I have stressed first to put our trust God and not our confidence in man [Psalm 118:8] because He is the one who is really in control of things. Secondly, I feel that the power of visualization is very important. You have to see in the spirit where you want to be because everything starts with our thoughts. If you want to be well, you have to see yourself well. You also have to speak words that back up how you see yourself. Because as a man thinketh, so is he. [James Allen] What you speak will eventually manifest itself in the flesh. Third, be pro-active. This does a couple of things. Your research shows your pulmonary specialist that you are interested in your body, and this will motivate him or her to be more interested. Also, your findings may assist your specialist to reconsider your prognosis and approach to your illness or disease. I could also add to be specific when you tell your doctor how you feel. It could result in adjustments to or in the elimination of certain medications you take. So, ask questions if something isn’t clear, and if you feel strongly about something, make recommendations. Remember, your doctors don’t know everything, and many are fishing in the dark. Your input is crucial to resolving your condition. In the future, I plan to share many of my findings with you in the hope that it will motivate you to do the same.

    • Charlene Marshall says:

      Hi Kenneth,

      Thanks so much for getting in touch with me and for reading my columns. As always, it is great to hear from you! I appreciate your thorough and kind words within your post, lots for me to consider and think about. I especially like the reminder to be proactive in researching my disease and what might help me, hopefully encouraging my pulmonary physician to do the same on my behalf. So important to speak about our feelings as well, and be constantly re-evaluating our medications, as nothing is worse for me then being on more medications than I did. Really good reminders! I’d really like it if you did share your findings with me, and I’ll do that as well for anything I find. Appreciate your intake on this, and thanks again for writing Kenneth. Glad you’re part of our PF community!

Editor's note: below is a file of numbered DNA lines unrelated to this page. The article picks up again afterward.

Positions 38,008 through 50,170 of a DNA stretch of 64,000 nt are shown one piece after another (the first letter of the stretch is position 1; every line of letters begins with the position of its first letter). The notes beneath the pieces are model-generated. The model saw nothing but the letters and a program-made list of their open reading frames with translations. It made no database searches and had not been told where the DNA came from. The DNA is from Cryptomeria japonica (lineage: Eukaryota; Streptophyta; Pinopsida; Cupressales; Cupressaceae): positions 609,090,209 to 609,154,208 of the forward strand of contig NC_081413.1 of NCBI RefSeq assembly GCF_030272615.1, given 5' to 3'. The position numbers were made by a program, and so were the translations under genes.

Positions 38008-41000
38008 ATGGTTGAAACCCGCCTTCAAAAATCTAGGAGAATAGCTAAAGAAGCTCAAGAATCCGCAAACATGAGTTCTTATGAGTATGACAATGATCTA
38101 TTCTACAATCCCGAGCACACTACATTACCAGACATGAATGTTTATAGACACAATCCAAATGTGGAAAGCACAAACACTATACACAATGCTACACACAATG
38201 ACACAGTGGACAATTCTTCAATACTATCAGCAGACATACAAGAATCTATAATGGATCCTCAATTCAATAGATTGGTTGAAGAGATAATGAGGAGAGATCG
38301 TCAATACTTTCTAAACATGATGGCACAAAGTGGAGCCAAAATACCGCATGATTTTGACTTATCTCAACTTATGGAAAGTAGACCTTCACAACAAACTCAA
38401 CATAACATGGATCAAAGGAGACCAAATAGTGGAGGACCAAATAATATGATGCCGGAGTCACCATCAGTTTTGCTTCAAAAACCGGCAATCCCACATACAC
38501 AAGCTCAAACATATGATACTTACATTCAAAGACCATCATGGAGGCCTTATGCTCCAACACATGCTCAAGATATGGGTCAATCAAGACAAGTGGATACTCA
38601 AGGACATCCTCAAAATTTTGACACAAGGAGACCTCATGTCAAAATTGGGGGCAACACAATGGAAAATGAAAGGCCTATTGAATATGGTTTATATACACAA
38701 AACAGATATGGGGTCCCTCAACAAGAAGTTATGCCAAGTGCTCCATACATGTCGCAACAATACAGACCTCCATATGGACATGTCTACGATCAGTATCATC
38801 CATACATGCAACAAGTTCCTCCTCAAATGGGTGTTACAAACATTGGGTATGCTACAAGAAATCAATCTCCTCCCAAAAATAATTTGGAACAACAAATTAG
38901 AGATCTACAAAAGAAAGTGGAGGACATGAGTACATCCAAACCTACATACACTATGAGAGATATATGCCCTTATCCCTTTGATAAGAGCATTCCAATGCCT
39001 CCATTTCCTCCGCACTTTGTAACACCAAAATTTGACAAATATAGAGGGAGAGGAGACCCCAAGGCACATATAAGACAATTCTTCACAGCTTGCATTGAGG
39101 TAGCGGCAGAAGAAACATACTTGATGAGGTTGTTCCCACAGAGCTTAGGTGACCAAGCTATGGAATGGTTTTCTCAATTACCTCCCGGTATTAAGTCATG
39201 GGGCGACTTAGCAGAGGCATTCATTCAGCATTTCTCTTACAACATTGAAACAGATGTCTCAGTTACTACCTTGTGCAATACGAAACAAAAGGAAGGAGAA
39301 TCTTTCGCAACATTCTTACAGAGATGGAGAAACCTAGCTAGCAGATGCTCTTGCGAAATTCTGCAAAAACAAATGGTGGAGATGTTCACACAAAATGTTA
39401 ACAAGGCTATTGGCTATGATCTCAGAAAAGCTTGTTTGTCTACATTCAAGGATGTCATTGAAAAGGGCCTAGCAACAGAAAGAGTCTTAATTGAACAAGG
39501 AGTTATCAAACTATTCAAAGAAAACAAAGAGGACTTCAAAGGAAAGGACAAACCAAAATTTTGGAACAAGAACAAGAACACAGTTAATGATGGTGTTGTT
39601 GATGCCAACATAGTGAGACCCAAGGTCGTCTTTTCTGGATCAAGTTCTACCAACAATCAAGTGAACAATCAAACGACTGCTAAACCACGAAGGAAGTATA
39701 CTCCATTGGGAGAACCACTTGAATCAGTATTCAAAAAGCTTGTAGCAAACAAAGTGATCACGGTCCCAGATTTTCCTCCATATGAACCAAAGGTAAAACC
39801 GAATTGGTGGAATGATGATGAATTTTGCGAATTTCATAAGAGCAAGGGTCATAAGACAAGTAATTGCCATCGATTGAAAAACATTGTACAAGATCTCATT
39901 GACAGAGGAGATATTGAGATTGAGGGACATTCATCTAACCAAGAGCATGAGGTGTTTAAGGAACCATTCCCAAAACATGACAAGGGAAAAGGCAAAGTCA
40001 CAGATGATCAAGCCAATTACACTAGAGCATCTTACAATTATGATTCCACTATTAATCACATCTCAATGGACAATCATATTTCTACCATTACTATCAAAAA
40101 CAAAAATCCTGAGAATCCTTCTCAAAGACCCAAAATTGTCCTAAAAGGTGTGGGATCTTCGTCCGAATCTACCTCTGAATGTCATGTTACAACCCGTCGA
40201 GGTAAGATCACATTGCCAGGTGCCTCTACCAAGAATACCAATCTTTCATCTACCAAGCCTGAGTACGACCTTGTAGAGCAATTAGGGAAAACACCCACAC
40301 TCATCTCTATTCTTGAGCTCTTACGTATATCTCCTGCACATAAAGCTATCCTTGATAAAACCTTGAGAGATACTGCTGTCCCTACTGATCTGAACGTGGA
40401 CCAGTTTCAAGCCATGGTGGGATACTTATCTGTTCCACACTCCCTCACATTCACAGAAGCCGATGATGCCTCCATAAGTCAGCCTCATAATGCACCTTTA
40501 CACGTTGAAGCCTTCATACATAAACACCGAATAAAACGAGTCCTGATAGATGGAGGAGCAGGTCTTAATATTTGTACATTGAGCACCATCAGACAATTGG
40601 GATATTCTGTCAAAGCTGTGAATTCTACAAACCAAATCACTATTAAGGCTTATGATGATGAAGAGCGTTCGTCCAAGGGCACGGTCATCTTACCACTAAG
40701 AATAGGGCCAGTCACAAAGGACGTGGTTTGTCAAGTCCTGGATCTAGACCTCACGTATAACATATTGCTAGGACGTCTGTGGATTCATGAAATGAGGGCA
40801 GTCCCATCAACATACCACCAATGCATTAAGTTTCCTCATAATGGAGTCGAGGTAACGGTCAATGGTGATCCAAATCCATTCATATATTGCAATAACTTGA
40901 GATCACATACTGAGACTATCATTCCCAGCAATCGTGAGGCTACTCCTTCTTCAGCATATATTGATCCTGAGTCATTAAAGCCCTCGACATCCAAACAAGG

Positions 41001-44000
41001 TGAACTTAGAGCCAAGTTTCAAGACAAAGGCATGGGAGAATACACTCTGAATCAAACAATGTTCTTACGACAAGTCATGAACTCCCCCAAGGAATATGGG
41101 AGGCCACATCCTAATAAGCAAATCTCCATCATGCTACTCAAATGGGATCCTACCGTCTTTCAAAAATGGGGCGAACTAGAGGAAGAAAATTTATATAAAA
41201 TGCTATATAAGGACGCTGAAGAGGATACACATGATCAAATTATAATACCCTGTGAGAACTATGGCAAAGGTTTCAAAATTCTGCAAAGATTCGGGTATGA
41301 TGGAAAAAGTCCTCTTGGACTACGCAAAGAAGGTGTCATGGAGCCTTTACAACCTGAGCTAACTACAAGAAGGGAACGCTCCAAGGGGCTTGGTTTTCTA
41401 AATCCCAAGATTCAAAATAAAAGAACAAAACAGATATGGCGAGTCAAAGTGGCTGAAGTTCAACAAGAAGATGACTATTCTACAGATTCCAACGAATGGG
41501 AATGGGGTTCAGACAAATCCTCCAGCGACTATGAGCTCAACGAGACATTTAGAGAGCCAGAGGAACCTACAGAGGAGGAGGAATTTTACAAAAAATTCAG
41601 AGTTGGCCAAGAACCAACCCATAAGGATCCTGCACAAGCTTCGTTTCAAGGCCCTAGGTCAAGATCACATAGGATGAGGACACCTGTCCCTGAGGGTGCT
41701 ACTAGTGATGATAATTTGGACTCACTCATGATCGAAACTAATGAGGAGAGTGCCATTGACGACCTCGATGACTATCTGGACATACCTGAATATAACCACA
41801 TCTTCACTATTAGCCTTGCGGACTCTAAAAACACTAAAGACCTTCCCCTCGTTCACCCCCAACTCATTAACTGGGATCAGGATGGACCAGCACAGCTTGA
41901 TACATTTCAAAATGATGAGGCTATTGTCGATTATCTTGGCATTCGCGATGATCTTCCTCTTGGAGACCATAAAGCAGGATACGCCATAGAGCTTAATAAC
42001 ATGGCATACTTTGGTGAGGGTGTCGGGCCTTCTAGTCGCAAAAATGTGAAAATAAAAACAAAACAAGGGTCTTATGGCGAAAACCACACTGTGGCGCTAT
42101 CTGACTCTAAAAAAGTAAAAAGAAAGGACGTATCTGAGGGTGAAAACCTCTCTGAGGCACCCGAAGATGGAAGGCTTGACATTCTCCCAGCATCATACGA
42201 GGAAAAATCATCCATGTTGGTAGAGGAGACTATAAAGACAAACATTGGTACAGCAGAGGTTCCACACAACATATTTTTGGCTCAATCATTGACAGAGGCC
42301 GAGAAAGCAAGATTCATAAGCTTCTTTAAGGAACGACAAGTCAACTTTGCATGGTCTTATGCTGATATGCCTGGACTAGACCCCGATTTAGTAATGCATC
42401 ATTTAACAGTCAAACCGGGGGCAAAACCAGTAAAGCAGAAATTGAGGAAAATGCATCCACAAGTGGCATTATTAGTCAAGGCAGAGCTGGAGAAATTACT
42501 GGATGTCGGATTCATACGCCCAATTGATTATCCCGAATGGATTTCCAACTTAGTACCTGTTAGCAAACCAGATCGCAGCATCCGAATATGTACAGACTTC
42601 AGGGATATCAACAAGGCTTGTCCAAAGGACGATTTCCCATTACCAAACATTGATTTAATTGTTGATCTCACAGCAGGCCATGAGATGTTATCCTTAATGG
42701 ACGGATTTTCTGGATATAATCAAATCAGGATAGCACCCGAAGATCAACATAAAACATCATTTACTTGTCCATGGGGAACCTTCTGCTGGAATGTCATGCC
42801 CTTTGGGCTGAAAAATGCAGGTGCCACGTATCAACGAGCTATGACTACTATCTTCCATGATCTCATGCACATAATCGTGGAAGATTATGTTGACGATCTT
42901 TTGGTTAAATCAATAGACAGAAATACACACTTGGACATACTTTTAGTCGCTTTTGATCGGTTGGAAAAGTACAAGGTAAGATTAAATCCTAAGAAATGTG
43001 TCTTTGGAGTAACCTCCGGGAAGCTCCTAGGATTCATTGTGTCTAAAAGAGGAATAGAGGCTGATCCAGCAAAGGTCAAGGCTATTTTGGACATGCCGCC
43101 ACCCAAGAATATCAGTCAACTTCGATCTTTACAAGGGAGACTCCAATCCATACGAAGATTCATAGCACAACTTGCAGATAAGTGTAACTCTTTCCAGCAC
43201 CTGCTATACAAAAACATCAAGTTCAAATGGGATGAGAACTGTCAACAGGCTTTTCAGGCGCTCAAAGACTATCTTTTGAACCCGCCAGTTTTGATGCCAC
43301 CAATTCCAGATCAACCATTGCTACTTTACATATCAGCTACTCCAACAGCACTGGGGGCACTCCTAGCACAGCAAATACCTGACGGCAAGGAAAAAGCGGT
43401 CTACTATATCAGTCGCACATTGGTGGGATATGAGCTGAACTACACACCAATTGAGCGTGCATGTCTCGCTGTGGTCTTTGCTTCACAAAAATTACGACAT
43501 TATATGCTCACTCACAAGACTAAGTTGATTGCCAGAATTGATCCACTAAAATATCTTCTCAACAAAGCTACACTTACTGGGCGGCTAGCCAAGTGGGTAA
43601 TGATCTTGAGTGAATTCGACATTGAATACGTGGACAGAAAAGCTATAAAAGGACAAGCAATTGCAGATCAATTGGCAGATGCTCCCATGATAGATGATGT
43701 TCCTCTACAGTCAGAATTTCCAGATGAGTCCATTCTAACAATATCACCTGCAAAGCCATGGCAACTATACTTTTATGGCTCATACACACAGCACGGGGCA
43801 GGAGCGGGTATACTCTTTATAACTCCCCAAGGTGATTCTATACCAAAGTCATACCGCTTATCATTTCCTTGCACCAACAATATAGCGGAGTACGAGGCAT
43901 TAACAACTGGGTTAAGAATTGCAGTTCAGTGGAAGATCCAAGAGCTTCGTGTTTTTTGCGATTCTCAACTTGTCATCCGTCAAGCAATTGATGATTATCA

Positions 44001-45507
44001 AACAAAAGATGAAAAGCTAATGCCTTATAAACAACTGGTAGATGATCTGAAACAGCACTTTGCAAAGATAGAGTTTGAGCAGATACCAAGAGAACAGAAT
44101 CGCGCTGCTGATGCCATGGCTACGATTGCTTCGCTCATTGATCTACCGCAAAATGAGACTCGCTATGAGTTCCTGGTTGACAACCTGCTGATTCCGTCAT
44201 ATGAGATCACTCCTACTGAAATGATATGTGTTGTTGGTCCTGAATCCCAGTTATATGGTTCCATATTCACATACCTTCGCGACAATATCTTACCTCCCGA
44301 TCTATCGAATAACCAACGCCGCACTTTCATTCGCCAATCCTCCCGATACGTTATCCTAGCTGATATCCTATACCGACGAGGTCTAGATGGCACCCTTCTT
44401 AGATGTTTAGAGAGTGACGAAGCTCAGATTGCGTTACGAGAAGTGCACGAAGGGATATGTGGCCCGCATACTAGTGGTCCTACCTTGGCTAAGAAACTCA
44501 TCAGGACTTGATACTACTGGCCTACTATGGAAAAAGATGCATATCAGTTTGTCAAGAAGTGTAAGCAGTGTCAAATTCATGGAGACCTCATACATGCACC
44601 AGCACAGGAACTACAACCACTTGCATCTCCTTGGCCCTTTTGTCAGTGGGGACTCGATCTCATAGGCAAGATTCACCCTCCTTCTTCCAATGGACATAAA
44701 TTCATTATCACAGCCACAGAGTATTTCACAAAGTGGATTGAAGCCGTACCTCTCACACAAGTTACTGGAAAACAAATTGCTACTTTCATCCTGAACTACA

3. Dear Anne,

    I have taken black tea and several herbal teas which decreases inflammation, but I do not know if fibrosis inflammation decreases. I use a ground root called saffron from India, I have eaten a lot of broccoli, I read that the metiformine hydrochloride used for diabetics decreases inflammation of the lung. I have noticed that when I am at sea level I have almost no cough. I live in a city in Brazil at 1390 meters of altitude of the sea level. I believe that at sea level the oxygen is richer. I made inhalation with boiled eucalyptus leaf. The plants I drink in the form of tea are: Olives, elderberry tea, mirtilioco, chia, malvarisco, cat’s nail, celery, horsetail, rosemary, vegetable, sage, vegan. sweet potato, pineapple, laurel + honeysuckle. The black chocolate
    60% of cocoa or more has a component called flavonoids that is anti-inflammatory, and cough reduces. You could collect data likely causes of fibrosis. which everyone used in common, as medicines, if everyone had reflux, what diseases each had in common with everyone who has fibrosis. We even found some variable common to all. I took an antiplatelet remedy called Clopidogrel bisulfate and aspirin for some time I believe it may have triggered my fibrosis, it is that someone in the group has used these drugs and has fibrosis. Let’s create a statistic group to filter out likely variables.
    I do not know if in the USA you can do a test to detect a protein named decorin, it talks when it detects this protein in the blood when it appears the pulmonary fibrosis I

  4. I researched and found this subject, on telomeres that are the same line of research of Maria Blasco in Spain. where she is discovering the cure of pulmonary fibrosis. Here in Brazil together with USA believe that male and female hormones
     substance Danazol increases telomeres may heal or not let go
    I’m sorry if this story is not of interest to this group.

    Human chromosomes (gray) closed by telomeres (white)
    One of those responsible for the research, professor Rodrigo do Tocantins Calado of Saloma Rodrigues, from the Hematology Sector of the Medical School of Ribeirão Preto (FMRP) of USP, says that the telomere “works like the plastic of the shoelace.” It protects the end of the chromosome so that it does not wear out. But that, during the cellular divisions, the telomere undergoes a natural shortening.